Dr Zoë Ayres
Personal:zjayres at gmail dot com
Work:z dot ayres dot 1 at warwick dot ac dot uk
Department of Chemistry
University of Warwick
Gibbet Hill Road
Or contact me on LinkedIn
Some of my favourite outreach photos:
I am a Research Fellow based at the University of Warwick, supported by a Royal Society Innovation Award. My research involves the application of boron doped diamond (BDD) for the development of sensors for extreme environments. In particular, I am working towards commercialisation of the pH sensor I invented during my PhD research. The boron doped diamond pH sensor, other than being the hardest material known to man, offers many other advantages over the commercially available glass pH probe, including resistance to fouling and the fact it does not suffer from alkali errors.
Being formally trained as an analytical scientist I am also heavily involved in the analytical community. I am an appointed member of the Royal Society of Chemistry (RSC) Analytical Division, and am a committee member of the Analytical Science Network. I am also publicity officer for the RSC Analytical Methods Committee and am an RSC Electrochemistry Group Committee member.
In the Past
I studied for my PhD at the University of Warwick as a member of Warwick Electrochemisty and Interfaces Group under the supervision of Professors Julie Macpherson and Mark Newton.
My research involved the 'Development of Diamond-based Electrochemical Sensors', initially being involved in the development and implementation of the newly patented technique Electrochemical X-ray Fluorescence (EC-XRF) for the detection and quantitation of heavy metals. My work progressed into developing a BDD pH sensor as well as exploring fundamental ways to probe sp2 carbon content in boron doped diamond.
MScI studied for the AS:MIT (Analytical Science: Methods and Intrumental techniques) MSc degree at the University of Warwick, which provided me with the opportunity to further my knowledge of analytical techniques and regularly engage in laboratory-based work. I was involved in a 6-month research project in collaboration with AstraZeneca:
Development of Diamond Based Electrochemical Sensors and Combined Spectroscopy Sensors for the Sensitive Detection of Analytes in Pharmaceutical Manufacturing Processes
Supervisors: Prof. Julie V. Macpherson and Drs. Andy Poulson, Andy Ray & Tony Bristow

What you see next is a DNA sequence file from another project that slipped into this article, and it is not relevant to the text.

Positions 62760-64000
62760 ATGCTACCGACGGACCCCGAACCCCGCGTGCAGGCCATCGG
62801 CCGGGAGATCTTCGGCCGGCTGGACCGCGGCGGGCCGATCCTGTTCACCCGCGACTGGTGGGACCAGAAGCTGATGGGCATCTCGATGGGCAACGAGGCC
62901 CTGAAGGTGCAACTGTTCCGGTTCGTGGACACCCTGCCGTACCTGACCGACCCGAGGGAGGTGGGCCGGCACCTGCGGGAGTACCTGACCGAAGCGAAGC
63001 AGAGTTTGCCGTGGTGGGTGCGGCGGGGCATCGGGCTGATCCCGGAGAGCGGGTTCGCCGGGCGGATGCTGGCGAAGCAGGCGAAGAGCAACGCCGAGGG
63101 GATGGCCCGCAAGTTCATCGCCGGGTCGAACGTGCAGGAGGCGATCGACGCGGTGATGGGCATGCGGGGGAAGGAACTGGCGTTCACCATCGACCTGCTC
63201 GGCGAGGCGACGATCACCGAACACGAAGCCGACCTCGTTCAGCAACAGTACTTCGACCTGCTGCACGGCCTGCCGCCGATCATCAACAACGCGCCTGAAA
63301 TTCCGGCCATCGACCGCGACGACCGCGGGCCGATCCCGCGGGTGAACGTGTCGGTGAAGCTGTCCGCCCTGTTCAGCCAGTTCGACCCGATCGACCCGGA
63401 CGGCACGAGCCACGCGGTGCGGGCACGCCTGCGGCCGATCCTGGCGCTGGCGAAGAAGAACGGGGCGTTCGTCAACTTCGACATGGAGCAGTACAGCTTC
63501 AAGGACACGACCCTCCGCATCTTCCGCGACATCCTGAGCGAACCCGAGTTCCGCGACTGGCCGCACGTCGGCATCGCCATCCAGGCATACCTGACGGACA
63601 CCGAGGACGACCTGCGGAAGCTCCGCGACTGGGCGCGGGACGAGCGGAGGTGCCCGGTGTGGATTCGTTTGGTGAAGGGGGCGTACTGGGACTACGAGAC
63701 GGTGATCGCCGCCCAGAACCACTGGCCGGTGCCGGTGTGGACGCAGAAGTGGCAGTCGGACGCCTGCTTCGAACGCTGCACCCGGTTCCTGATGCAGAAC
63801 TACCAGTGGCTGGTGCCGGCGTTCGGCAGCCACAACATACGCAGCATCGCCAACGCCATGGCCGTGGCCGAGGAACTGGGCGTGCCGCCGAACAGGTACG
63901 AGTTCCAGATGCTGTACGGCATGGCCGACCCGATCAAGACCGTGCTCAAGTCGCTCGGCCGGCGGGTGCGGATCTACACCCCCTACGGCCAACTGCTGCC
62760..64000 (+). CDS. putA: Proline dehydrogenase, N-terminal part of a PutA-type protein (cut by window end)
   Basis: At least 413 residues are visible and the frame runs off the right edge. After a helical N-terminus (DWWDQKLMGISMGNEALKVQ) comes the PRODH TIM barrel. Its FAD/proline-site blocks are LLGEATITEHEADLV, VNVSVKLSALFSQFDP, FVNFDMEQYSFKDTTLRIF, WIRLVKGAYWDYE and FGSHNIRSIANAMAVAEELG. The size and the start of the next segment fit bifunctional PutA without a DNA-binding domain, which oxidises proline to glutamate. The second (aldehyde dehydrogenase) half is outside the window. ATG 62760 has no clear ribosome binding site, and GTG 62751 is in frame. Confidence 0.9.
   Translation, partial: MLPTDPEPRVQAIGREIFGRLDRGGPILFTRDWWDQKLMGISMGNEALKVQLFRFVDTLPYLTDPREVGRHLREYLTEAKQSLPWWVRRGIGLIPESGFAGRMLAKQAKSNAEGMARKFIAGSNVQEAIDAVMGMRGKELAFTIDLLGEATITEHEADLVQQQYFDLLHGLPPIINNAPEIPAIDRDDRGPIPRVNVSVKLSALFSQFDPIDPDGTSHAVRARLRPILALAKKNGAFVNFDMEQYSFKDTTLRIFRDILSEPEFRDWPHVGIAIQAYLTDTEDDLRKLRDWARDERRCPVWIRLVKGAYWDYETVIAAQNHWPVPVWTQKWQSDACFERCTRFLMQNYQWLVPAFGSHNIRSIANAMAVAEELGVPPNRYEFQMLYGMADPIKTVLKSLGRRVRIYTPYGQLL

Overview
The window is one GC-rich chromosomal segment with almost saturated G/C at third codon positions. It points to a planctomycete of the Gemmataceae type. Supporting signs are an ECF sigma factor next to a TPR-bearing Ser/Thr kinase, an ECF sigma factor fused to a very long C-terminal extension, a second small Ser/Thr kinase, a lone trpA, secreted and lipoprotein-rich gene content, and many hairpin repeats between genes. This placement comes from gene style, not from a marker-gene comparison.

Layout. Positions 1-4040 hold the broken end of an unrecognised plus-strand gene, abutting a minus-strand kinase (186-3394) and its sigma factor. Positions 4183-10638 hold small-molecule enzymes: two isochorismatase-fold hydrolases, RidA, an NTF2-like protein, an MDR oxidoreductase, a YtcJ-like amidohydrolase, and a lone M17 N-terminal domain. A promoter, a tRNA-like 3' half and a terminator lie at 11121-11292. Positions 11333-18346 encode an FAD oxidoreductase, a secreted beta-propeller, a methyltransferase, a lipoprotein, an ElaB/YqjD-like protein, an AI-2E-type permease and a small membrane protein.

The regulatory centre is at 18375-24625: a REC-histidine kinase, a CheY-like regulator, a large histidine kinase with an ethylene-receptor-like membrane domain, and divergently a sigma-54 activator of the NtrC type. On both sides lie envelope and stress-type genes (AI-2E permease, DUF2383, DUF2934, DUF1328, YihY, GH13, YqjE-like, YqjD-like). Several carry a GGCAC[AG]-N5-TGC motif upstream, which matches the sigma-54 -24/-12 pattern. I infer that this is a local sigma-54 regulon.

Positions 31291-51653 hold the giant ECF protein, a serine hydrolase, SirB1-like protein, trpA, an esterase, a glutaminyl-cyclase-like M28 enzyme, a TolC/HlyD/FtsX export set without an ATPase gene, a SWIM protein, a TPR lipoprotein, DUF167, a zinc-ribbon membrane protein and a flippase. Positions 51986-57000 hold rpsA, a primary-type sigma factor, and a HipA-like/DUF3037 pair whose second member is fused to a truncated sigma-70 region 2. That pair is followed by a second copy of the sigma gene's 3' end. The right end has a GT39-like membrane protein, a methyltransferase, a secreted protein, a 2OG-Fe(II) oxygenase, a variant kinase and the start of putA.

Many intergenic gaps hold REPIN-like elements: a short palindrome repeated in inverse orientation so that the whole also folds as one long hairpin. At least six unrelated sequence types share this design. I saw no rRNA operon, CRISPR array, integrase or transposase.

I was also involved in a group research project to investigate culinary spices. This required researching analytical tests used in the food industry and taking them from methods to implementation within a short timescale. ISO standards were used as well as adapting methods from research papers. HPLC, ATR-FTIR, UV-Vis and ICP-MS were among the analytical methods used.
Previously, I studied my Bachelors's degree (BSc) at Nottingham Trent University in Forensic Science. My undergraduate project involved the analysis of Iron Age bones from Finn Cop Hillfort in Derbyshire for heavy metals, including Pb, Sr, Zn and Mn using ICP-OES. Conclusions about the daily lives of the Fin Cop individuals, such as dietary habits, could be drawn, with results validated against standard reference material.
Royal Society of Chemistry Ronald Belcher Award 2016 -Awarded for the development of a robust boron doped diamond pH sensor for in-situ pH measurements in extreme environments
Diamond Conference 2016 - Best student talk for BDD pH sensor development
Midlands Electrochemistry Group 2016 Meeting - Winner of the best talk prize
SET for Britain finalist - presented scientific poster at the parliament to politicians
Warwick-Brazil Electrochemistry Meeting 2016 - Best poster, selected by our colleagues from Universidade de São Paulo
Electrochem 2015 - Winner of best poster prize
Diamond Conference 2016 - Winner of the best poster prize
RSC Analytical Twitter poster competition - runner up in online competition
Winner of Sensors for Water Interest Group Early Career Research Prize 2014 - Awarded for work on Electrochemical X-ray Fluoresence (EC-XRF)
1). Electrochemical X-Ray Fluorescence Spectroscopy (EC-XRF) for Trace Heavy Metal Analysis: Enhancing XRF Detection Capabilities by Four Orders of Magnitude, Hutton, L. A; O'Neil, G. D; Read, T. L; Ayres, Z. J; Newton, M.E.; Macpherson, J.V., Anal. Chem., 2014, 86 (9), 4566–4572.
2). Controlled sp2 Functionalization of Boron Doped Diamond as a route for the Fabrication of Robust and Nernstian pH Electrodes, Ayres, Z.J.; Borrill, A.J.; Newland, J.C.; Newton, M.E.; and Macpherson, J.V., Anal. Chem., 2016, 88 (1), pp 974 - 980.
3). Quantitative Analysis of Trace Palladium Contamination in Solution using Electrochemical X-Ray Fluorescence (EC-XRF), Ayres, Z.J.; Newton, M.E., and Macpherson, J.V.; Analyst, 2016,141, 3349-3357.
4). Surface patterning of polyacrylamide gel using scanning electrochemical cell microscopy (SECCM), Oseland, E.E.; Ayres, Z.J.; Basile, A.; Haddleton, D.M.; Wilson, P. and Unwin, P.R. Chem. Commun., 2016,52, 9929-9932.
5). Quinone electrochemistry for the comparative assessment of sp2 surface content of boron doped diamond electrodes, Ayres, Z.J.; Cobb, S.J.; Newton, M.E.; and Macpherson, J.V.; Electrochem. Comm., 2016, 72, 59-63.
6).Impact of chemical vapour deposition plasma inhomogeneity on the spatial variation of sp2 carbon in boron doped diamond electrodes, Ayres, Z.J.; Newland, J.C.; Newton, M.E.; Mandal, S.; Williams, O.A.; and Macpherson, J.V. 2017. Carbon, 2017, 121.